The Washington Bullets got tough, got big baskets, got lucky and finally got a win. It took overtime, but the Bullets escaped the Indiana Pacers with a 107-105 victory last night before 7,983 at Capital Centre to end their five-game losing streak.

Washington changed its starting lineup, and it paid off. Haywoode Workman joined Darrell Walker in the backcourt and responded with 14 points, including the game-winner with 3.1 seconds left. Still, the Bullets had to survive a last-second, three-point miss by Indiana's Reggie Miller.

Workman played 44 minutes and added six assists and five rebounds. Bernard King had 34 points to lead Washington (3-8), with Harvey Grant scoring 19. Reserves Pervis Ellison and Tom Hammonds combined for 21 rebounds as Washington outrebounded the Pacers 55-50.

Chuck Person added 21 points for the Pacers (5-7).

Indiana tied the game with 38.8 seconds left in the overtime on a drive by Vern Fleming. After a Washington turnover and a Person miss, the Bullets called time with 10 seconds remaining.

They wanted to set a screen for King at the foul line. But the play switched when Ellison, instead of Workman, had to catch the inbound pass.

"First thing I thought of was, 'Go get it,' " Workman said. "Then Vern Fleming was on my back, so I back-cut him. And nobody picked me up at the top of the key. Right then I made up my mind to go to the basket, and nobody ever came, so I tried to just get it to the glass."

Driving right, Workman was free. No one from Indiana came over to provide help, and Workman arched a short hook over LaSalle Thompson and off the backboard for the game-winning basket.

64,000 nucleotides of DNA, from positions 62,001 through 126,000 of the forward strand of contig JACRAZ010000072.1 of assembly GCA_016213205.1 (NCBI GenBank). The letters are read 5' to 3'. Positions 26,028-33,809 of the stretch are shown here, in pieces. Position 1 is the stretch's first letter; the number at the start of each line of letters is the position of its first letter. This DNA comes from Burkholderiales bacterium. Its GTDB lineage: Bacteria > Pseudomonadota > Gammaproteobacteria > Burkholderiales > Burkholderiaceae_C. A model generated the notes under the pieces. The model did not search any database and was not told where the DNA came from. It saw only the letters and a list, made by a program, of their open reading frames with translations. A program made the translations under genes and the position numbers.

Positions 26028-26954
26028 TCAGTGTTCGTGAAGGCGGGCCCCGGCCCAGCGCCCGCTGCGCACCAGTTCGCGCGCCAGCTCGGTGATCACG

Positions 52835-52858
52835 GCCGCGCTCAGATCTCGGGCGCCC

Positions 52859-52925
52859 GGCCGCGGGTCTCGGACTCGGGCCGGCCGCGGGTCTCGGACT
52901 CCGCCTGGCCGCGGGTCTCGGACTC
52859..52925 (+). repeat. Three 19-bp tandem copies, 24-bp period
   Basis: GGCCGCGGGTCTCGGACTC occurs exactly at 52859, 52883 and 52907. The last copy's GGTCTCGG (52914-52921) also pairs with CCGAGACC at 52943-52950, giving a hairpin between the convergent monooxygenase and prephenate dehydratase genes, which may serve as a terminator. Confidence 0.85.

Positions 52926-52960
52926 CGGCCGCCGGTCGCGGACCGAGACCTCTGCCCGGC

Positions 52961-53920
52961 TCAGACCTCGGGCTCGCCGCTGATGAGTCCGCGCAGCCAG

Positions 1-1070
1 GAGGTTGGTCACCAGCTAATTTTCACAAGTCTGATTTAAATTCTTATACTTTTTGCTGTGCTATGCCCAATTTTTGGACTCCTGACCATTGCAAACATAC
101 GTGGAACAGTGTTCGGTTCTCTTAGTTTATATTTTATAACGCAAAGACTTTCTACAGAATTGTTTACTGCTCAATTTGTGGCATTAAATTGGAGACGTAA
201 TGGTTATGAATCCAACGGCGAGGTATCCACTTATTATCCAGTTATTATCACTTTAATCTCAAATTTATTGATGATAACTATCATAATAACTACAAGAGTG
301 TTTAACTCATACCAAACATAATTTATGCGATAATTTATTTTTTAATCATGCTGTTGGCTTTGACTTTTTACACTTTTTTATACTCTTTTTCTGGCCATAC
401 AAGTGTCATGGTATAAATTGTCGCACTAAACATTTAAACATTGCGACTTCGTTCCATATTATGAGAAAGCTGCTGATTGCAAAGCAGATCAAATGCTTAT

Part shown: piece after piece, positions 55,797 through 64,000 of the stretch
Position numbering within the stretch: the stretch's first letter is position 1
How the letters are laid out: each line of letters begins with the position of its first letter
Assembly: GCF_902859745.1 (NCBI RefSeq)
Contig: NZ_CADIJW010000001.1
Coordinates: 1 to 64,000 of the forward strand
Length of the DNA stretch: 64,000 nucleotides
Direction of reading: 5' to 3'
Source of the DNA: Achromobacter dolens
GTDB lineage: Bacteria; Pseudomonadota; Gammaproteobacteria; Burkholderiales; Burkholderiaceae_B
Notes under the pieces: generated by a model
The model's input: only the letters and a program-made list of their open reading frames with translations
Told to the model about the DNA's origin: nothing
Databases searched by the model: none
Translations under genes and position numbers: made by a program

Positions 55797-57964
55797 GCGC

"Haywoode saw an opening," King said. "We were going into a play where it was a flowing pattern and a {screen} by Pervis and Harvey, and I would come up. As a result, that spread the floor out. And Haywoode was able work himself into the lane and he went up over their front line."

Indiana still had a chance, just as the Pacers had forced overtime on a wide-open three-pointer by George McCloud with 8.1 seconds left in regulation. Just as in their loss to Philadelphia, each Bullet was supposed to switch onto any open man in front of him.

This time, it was Charles Jones, who slipped as he tried to deflect the inbounds pass intended for Miller. That left the three-point specialist open at the top of the circle, though he was off-balance and didn't get squared.

"I thought, 'Oh no, not again,' " Workman said. But the shot was well off and Washington had its first win in almost two weeks.

Said Jones: "Miller came out and I was outside of him. They made a bounce pass and I tried to deflect it to throw it off-rhythm. But he was able to come around and get it. Reggie's such a great shooter. If he had had time to set he could have launched from 40 feet out."

Washington hurt itself with more wretched free throw shooting, missing 15 of 36 from the line. That included four in the last minute of regulation that could have salted things away.

Another scoring drought -- 15 third-quarter points -- erased the Bullets' halftime lead, and the Pacers took a five-point edge with 4:33 left in regulation on a Fleming basket. But the Bullets dug in defensively and didn't allow a field goal for more than four minutes.

"As soon as it's a game we're supposed to win, it's all mano-a-mano, one-on-one," Pacers Coach Dick Versace said, "and we don't move the ball."

Washington took a 95-94 lead with two minutes left on a King fadeway, and went up by three with 1:07 left on a Workman transition layin. When the Bullets stole an inbounds pass meant for Ken Williams and Jones was fouled with 46.6 seconds left, things looked secure.

But Jones missed both free throws. King grabbed the rebound and was fouled. He also missed both. Miller made two from the line with 30 seconds left, but King hit a jumper with 10 seconds remaining to restore the three-point cushion.

Byron Irvin missed a defensive switch, however, and it left McCloud wide open in the left corner. He hit the three-pointer to send the game into overtime. Nonetheless, Washington persevered.

"It's a win. Period," King said.